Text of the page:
I have been in my new community, Waterville, Maine, for about 2 1/2 months now. Going to the KHI conference in Baltimore made me realize that I need to be involved in my new town. I found a group walk in the downtown area (Waterville Walks! hosted by Waterville Maine Street), I attended a public health meeting as a member of the community (Healthy Northern Kennebec), and I participated in a workshop down in Hallowell, Maine at the Harlow Gallery (Healing Through Art: Confronting Your Inner Critic). My goal is to find out as much as I can about the resources that are available in this area. I understand that input from members of the community really is important and that the people asking for the input want to hear what people have to say. I am not surprised that so few people attend these community events thinking that they will be boring or useless, but I am doing my part to let everyone I cross paths with know that there is a lot to do out there, that there are unlimited ways to get involved, and that if you keep looking and put in some effort the resources can be found. I am grateful that the KHI conference has opened so many doors for me.

L: I love the interaction with other patients, and the opportunity to both learn and encourage others. I think it was important for many patients to feel they both have a voice and that our collective voices were not only being heard, but welcomed.

Stay tuned for Part II of this blog when we chat about what kind of planning it took to make this event as patient-centric as possible with those who ran it. And don’t forget to visit the site to connect with Samantha-Anne, Laura, and the nearly 1,000 other PatientsLikeMe members living with chronic kidney disease.

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A patient’s perspective: member Gary reports back from the FDA public meeting on Parkinson’s disease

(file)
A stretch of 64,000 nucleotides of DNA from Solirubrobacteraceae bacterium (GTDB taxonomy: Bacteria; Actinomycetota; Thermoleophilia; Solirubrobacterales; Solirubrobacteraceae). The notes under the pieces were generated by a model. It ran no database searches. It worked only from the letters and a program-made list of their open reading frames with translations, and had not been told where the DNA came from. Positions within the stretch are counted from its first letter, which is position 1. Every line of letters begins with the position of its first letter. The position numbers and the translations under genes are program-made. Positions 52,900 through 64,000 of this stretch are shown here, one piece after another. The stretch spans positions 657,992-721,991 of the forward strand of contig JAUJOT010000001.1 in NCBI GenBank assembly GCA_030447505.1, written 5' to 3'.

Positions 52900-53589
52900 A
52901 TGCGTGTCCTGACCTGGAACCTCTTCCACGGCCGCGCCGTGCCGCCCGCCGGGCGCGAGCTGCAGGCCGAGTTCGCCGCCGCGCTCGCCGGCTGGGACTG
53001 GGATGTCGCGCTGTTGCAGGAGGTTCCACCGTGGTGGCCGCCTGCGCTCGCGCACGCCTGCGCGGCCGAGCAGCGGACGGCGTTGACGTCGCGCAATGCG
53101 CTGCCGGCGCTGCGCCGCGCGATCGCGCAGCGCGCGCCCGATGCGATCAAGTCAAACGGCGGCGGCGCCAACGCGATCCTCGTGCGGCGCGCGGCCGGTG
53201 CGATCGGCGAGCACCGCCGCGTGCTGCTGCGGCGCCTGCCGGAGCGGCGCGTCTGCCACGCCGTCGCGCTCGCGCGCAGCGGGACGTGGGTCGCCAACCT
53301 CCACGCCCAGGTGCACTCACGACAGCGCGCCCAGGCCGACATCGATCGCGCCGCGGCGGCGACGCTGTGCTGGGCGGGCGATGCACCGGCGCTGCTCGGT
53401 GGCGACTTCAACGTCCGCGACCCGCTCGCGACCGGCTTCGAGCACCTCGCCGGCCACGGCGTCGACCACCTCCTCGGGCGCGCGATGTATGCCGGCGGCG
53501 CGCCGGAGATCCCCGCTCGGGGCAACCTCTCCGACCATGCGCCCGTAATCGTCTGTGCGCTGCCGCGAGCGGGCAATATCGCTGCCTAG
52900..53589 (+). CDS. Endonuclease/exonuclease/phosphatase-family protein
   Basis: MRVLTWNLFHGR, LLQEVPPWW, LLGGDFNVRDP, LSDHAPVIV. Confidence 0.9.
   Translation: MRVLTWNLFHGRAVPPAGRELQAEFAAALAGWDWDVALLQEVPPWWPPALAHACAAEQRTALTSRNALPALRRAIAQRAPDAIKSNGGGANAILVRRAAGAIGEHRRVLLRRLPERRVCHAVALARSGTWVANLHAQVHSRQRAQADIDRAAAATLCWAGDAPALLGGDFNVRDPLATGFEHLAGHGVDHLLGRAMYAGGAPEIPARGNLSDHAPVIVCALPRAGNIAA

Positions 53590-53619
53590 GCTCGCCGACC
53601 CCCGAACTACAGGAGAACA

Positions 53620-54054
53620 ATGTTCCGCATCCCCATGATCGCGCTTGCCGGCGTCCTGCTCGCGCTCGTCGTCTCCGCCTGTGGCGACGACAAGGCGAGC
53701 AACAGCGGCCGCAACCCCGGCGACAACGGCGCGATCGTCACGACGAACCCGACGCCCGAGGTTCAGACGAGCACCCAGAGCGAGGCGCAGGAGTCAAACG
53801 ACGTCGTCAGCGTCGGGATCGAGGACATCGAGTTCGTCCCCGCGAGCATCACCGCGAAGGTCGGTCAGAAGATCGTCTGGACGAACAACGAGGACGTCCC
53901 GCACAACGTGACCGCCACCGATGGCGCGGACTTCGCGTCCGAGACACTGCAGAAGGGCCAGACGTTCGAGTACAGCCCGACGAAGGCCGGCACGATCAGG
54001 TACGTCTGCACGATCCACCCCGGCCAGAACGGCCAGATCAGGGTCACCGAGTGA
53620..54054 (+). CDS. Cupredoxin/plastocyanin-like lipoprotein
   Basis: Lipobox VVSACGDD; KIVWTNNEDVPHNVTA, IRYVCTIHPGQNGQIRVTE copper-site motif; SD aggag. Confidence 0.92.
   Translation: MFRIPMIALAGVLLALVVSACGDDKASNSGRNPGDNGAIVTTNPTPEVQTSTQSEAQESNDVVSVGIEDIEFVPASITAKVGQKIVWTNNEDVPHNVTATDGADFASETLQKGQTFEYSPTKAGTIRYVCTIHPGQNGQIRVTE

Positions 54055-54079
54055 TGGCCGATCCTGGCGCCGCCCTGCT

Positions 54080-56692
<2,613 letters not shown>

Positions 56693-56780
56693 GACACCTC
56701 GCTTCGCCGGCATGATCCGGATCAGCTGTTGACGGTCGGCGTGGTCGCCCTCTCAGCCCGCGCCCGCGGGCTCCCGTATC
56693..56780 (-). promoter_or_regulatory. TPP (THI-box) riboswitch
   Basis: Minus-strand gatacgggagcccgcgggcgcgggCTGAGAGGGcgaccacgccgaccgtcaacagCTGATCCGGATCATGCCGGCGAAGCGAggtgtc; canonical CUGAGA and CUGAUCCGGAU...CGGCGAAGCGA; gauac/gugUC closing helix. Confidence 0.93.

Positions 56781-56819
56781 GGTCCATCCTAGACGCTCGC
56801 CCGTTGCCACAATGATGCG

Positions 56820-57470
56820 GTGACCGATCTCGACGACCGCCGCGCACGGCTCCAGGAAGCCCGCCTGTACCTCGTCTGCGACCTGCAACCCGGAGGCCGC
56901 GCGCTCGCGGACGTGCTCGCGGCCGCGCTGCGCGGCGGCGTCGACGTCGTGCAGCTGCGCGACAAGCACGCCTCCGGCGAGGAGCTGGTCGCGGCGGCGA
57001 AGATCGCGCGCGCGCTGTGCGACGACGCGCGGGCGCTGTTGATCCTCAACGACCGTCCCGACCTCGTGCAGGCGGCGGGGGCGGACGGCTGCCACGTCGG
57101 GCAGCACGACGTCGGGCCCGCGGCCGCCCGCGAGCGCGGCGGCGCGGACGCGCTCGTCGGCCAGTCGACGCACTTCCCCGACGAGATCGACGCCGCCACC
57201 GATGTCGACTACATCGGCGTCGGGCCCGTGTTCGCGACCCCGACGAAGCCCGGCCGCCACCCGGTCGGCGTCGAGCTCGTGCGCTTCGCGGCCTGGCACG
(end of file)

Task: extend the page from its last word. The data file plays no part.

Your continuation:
Posted October 27th, 2015 by

Back in September, Sally Okun, Vice President of Advocacy, Policy and Patient Safety, and community moderator Molly Cotter, attended the FDA public meeting on Parkinson’s disease (PD) along with PatientsLikeMe member Gary (tupelo).

We posted some interesting developments from the meeting in the forum, but we also caught up with Gary for his perspective on the event. Here’s what he had to say:

Why did you want to be part of the FDA public meeting?

On the day I was diagnosed, back in 2012, I spent a great deal of time reflecting on my life. I thought a lot about how Parkinson’s disease will impact me and my family in the future. On that day I made a commitment to myself that I was going to take control, to the best of my ability, on the course of the disease progression, and would do anything possible to find a cure. I was determined to educate myself as much as possible about the disease, put together the best possible health care team, learn all I could about treatments currently in research, and participate in clinical trials. Parkinson’s was a new challenge in my life and I intended to tackle it like I would any other challenge that I had faced in the past. Along the way in this new journey, I became more publicly involved as a PD advocate, both for advancing research as well as supporting newly diagnosed patients. So, when I noticed the FDA announcement regarding the meeting, I decided to send in my comments and thoughts in hope that they might be helpful, to whatever degree, in moving research along for better treatments.

What did it mean to be accepted?

When I submitted my comments I never expected to be asked to participate on one of the panels, nor was I intending to attend the meeting, which was on the eve of a religious holiday. I was quite surprised when I was contacted by the FDA, but was caught in a dilemma. Participation meant missing an important time with my family. However, when we discussed it, we all agreed that this was such a great opportunity, and honor, to be able to represent the needs of the millions of Parkinson’s disease patients worldwide to the FDA. There was no way I could turn down that kind of invitation.

What was it like being there as a patient representative at the FDA event? Did you feel like your voice was heard?